By Ann Chiappetta
Yesterday was the last session with a long-time client. It’s a common occurrence for clients in therapy to come and go, many of them skipping out on treatment before completion or because of resistance. This is the nature of the business, the drawback of our profession, and oftentimes we never see them again.
Yesterday, however, was a different kind of leave-taking. The client, whom I will refer to as J, was relocating after a year of counseling. She worked on long-term episodic bouts of anxiety and depression, physical limitations resulting from injuries and moral injuries from years of severe alcoholism and emotional and physical abuse.
She came in highly emotive, often using my guide dog for impromptu pet therapy. My dog, of course, complied and they bonded. Whenever J came in for sessions, Verona jumped up and greeted her like a long lost friend. I think this simple and unremarkable gesture did more for J and any talk therapy ever did or could do. It was unconditional regard from warm dark eyes and a wagging tail. From then on, I wondered, if I didn’t have Verona, would J have done so well in treatment.
In any case, J progressed through the hills and valleys of therapy, first being resistant to transitioning to me from her former therapist and then on to developing trust. The second six months of treatment was J’s most productive time. She worked to push herself past the depression even when it compromised her ability to leave her home. She came in even when she refused to go out for anything else. She missed merely a handful of sessions. Verona was there for her each time, lying on the floor beside J’s chair, letting J stroke her for however long she needed. I like to think J did so well due to our bond, but I know better.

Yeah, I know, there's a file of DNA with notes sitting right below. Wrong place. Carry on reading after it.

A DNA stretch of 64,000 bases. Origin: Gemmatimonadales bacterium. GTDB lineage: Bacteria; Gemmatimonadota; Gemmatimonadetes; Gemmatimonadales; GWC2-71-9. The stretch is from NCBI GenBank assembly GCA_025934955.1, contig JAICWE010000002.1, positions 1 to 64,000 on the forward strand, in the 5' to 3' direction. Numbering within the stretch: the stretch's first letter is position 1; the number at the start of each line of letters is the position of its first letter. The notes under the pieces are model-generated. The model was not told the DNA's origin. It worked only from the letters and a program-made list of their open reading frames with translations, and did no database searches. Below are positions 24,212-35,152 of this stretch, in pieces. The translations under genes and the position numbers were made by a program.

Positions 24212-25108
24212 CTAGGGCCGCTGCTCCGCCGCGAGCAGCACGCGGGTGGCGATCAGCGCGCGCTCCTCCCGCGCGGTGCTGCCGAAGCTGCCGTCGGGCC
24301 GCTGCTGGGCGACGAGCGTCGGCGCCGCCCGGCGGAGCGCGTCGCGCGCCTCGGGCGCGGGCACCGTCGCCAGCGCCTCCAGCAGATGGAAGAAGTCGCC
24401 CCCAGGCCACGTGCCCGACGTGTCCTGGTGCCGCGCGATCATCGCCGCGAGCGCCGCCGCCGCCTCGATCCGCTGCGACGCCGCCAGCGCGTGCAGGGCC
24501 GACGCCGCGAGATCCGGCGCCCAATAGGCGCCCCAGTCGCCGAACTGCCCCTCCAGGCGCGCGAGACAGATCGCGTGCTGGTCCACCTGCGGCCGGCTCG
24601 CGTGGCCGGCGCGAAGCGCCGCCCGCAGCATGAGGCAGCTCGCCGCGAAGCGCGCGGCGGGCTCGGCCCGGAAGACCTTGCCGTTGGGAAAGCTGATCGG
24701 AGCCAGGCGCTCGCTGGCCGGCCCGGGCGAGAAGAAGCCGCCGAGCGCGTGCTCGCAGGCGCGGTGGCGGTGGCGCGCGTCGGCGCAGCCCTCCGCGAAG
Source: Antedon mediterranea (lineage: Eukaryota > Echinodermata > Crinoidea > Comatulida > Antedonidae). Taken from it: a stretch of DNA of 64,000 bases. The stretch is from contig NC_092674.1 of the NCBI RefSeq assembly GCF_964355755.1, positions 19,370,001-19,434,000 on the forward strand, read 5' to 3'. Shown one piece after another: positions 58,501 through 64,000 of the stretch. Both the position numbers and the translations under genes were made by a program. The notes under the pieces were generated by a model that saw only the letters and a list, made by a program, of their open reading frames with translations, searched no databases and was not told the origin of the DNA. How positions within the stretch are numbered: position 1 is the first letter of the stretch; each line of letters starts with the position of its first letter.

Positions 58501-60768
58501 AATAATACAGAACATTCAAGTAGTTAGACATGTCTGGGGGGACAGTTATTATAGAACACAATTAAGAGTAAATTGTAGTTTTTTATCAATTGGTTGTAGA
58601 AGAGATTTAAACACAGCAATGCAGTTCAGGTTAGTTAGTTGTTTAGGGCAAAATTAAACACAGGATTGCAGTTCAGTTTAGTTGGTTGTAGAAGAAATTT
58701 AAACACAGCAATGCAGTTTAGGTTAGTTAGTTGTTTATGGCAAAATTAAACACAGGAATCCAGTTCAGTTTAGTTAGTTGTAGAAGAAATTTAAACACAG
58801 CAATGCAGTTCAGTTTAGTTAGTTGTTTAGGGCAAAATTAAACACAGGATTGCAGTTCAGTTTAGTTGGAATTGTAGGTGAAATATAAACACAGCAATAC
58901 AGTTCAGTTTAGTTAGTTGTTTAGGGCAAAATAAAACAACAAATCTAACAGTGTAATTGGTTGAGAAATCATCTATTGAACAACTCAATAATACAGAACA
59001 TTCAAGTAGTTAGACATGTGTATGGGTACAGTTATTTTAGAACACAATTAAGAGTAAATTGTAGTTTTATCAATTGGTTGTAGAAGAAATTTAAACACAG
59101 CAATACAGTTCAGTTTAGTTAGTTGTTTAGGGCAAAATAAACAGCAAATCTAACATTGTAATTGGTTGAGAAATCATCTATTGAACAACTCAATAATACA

In the last session she did let slip that she took a chance on me because her former therapist added that I had a service dog. Does this effect my self esteem as a counselor? After much soul searching, and petting Verona, I think I’d rather have a dog as a co-therapist. I mean no disrespect to my former co-therapists and colleagues – it’s just, well, there’s something special about being able to sit down on the floor with a dog and benefit from petting away the stress, sadness, or pain.
I encourage all my clients to take a moment before starting a session to greet Verona. Once a client returns, the person becomes one of her “people”, and if we meet them outside the session room, she greets them as if the person was a long lost family member. She does not do this for the general public, only for those whom she knows from the session room.
She also knows when a client doesn’t want to pet her and with the dignity only a dog possesses, she will go to her mat and take a nap.
On one occaision, she alerted me when someone entered the center who didn’t belong there by barking twice and going to the back door. How she knew this person didn’t belong is a mystery but it may have saved us from being robbed.
I am telling you this because I never expected a guide dog to be so versatile. I didn’t really know what to expect but I would like to believe I was blessed with an especially intelligent and highly perceptive companion. I sure hope she thinks I’m her equal.